LOS ANGELES (Nov. 19, 2012) — After President Obama’s re-election, the Obama Administration confirmed that it will continue the Deferred Action for Childhood Arrivals (DACA) program that provides certain undocumented young people with work authorization and safety from deportation for two years, with the opportunity for renewal.
In light of the Obama Administration’s ongoing commitment to DACA, APALC is offering free workshops into 2013 to help eligible youth apply for DACA.
“If you are an undocumented youth and Asian American or Pacific Islander, you are not alone. There are an estimated 37,033 undocumented Asian American youth in California,’’ said APALC President and Executive Director Stewart Kwoh. “We encourage any youth who believes they meet the eligibility criteria to come forward and let us help you apply at no cost for deferred action.”
Since (DACA) was announced in August, APALC has assisted at no cost more than 700 DACA applicants, including hundreds of Asian American youth (also known as “DREAMers”), through our in-house workshops. APALC clients were among the first to receive DACA approvals.
Since the DACA program began in August 2012, APALC has hosted 26 free DACA workshops and legal clinics throughout Los Angeles and Orange counties, as well as trained 53 volunteer attorneys and law students to assist qualified undocumented youth.
“I am privileged to be approved for DACA given that not every immigrant is allowed this opportunity. DACA allows me to better serve my community, by allowing me to come out of the shadows and legally work. I especially encourage my fellow Asian American DREAMers to step out of the shadows to empower themselves as well as take advantage of this opportunity. I’ve always wanted to be a community lawyer and now I can really pursue that dream,’’ said Asian American DREAMer Anthony Ng, who has been organizing other Asian American undocumented youth.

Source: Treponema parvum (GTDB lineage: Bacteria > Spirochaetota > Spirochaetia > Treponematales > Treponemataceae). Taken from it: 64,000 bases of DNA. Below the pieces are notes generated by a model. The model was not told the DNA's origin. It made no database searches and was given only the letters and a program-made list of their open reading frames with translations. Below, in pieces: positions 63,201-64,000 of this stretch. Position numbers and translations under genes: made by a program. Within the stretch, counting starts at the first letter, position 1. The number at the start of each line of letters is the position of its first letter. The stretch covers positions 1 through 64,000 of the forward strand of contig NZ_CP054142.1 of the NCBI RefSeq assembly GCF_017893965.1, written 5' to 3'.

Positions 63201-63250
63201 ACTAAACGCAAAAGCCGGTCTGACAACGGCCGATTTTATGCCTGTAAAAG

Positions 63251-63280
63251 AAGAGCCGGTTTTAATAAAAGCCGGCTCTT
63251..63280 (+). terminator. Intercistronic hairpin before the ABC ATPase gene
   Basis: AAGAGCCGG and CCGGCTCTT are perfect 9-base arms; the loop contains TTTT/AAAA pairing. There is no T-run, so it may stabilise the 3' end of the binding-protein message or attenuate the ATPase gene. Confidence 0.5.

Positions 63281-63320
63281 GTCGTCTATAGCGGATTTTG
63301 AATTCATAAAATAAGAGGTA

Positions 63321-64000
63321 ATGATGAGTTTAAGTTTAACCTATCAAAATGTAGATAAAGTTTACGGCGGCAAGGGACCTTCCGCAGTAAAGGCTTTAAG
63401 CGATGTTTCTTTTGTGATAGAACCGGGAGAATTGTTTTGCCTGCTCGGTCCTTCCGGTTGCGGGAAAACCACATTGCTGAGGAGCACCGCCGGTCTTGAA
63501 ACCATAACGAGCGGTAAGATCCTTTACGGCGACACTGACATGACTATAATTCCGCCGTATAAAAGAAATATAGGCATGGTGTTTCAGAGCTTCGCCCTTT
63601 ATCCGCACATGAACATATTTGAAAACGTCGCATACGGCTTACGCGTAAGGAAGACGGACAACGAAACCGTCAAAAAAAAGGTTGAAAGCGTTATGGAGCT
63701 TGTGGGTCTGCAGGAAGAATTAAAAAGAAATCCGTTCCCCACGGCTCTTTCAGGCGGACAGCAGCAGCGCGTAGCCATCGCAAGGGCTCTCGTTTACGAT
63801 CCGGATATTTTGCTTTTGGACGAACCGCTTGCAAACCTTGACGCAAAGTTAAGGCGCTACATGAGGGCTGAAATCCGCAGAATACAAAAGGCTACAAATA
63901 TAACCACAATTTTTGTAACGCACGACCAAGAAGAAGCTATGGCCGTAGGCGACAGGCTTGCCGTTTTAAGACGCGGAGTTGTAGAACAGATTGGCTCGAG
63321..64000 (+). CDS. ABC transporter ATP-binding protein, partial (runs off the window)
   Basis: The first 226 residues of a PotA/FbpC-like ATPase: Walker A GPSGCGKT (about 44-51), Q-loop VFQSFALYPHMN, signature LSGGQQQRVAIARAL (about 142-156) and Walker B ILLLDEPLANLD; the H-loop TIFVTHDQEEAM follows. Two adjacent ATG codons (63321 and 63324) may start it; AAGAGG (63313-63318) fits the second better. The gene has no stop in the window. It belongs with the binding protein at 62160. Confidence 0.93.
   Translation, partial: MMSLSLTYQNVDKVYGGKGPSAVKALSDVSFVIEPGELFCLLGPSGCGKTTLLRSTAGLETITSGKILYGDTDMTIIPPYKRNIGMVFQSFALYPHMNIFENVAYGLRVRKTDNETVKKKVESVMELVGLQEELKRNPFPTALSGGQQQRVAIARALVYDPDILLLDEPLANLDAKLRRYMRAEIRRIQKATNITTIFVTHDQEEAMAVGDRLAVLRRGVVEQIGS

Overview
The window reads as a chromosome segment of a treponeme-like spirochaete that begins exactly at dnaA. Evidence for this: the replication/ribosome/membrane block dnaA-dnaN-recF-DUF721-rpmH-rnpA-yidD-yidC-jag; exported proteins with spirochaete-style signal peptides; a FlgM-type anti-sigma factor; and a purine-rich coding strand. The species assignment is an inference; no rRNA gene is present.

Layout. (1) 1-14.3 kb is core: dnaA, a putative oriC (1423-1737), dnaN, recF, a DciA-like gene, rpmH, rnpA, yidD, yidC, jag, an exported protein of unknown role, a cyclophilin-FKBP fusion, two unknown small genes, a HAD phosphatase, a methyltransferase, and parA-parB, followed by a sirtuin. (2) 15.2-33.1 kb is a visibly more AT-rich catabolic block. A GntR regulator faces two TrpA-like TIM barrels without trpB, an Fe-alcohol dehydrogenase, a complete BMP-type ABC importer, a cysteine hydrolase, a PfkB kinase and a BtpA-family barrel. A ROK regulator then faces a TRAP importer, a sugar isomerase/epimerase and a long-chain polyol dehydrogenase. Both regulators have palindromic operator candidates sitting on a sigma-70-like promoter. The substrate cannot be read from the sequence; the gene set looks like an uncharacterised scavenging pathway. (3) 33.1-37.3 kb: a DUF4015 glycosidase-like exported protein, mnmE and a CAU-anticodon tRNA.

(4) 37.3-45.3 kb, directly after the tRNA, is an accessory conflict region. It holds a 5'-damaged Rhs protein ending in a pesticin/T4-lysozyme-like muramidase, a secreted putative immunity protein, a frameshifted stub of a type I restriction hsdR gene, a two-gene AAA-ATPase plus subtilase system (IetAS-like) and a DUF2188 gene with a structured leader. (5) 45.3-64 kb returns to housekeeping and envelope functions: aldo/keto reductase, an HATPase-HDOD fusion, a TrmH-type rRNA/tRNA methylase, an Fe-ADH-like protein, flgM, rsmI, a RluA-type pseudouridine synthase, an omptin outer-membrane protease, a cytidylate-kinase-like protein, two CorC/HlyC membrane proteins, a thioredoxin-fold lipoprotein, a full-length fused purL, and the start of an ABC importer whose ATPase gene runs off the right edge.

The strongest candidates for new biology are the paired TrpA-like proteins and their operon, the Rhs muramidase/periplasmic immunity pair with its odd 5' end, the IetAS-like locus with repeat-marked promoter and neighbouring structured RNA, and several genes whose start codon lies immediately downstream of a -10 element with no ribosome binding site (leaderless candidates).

Only certain undocumented youth are eligible to apply for DACA. Eligibility criteria include:
• Arrived in the United States before your 16th birthday
• Be under the age of 31 as of June 15, 2012
• Have continuously resided in the United States for 5 years before June 15, 2012 and at the time of application to USCIS
• Entered without inspection before June 15, 2012 or your lawful immigration status expired as of June 15, 2012
• Currently be in school, have graduated high school, or obtained a general education development certificate (G.E.D.), or be an honorably discharged veteran of the Coast Guard or Armed Forces of the United States
• Have not been convicted of a felony offense, a significant misdemeanor offense, multiple misdemeanor offenses, or otherwise pose a threat to national security or public safety
• Pass a background check
In the next six weeks, workshops will be held every week at the Asian Pacific American Legal Center at 1145 Wilshire Blvd., 1st Floor Community Room, Los Angeles, CA 90017. In 2013, workshops will be held every Thursday at the same location at APALC. Call one of the following language hotline numbers to schedule an appointment or if you have additional questions: Chinese: (800) 520-2356; Khmer: (800) 867-3126; Korean: (800) 867-3640; Thai: (800) 914-9583; Vietnamese: (800) 267-7395; English/Tagalog/Spanish: (888) 349-9695.
Applicants will be responsible for the USCIS processing/filing fee of $465.
The Asian Pacific American Legal Center (APALC), a member of the Asian American Center for Advancing Justice, is the nation’s largest Asian American legal and civil rights organization and serves more than 15,000 individuals and organizations every year.
Founded in 1983, APALC advocates for civil rights, provide legal services and education, and build coalitions to positively influence and impact Asian Americans, Native Hawaiians and Pacific Islanders and to create a more equitable and harmonious society. Through direct legal services, impact litigation, policy analysis and advocacy, leadership development and capacity building, APALC seeks to serve the most vulnerable members of Asian American, Native Hawaiian, and Pacific Islander (NHPI) communities while also building a strong Asian American and NHPI voice for civil rights and social justice.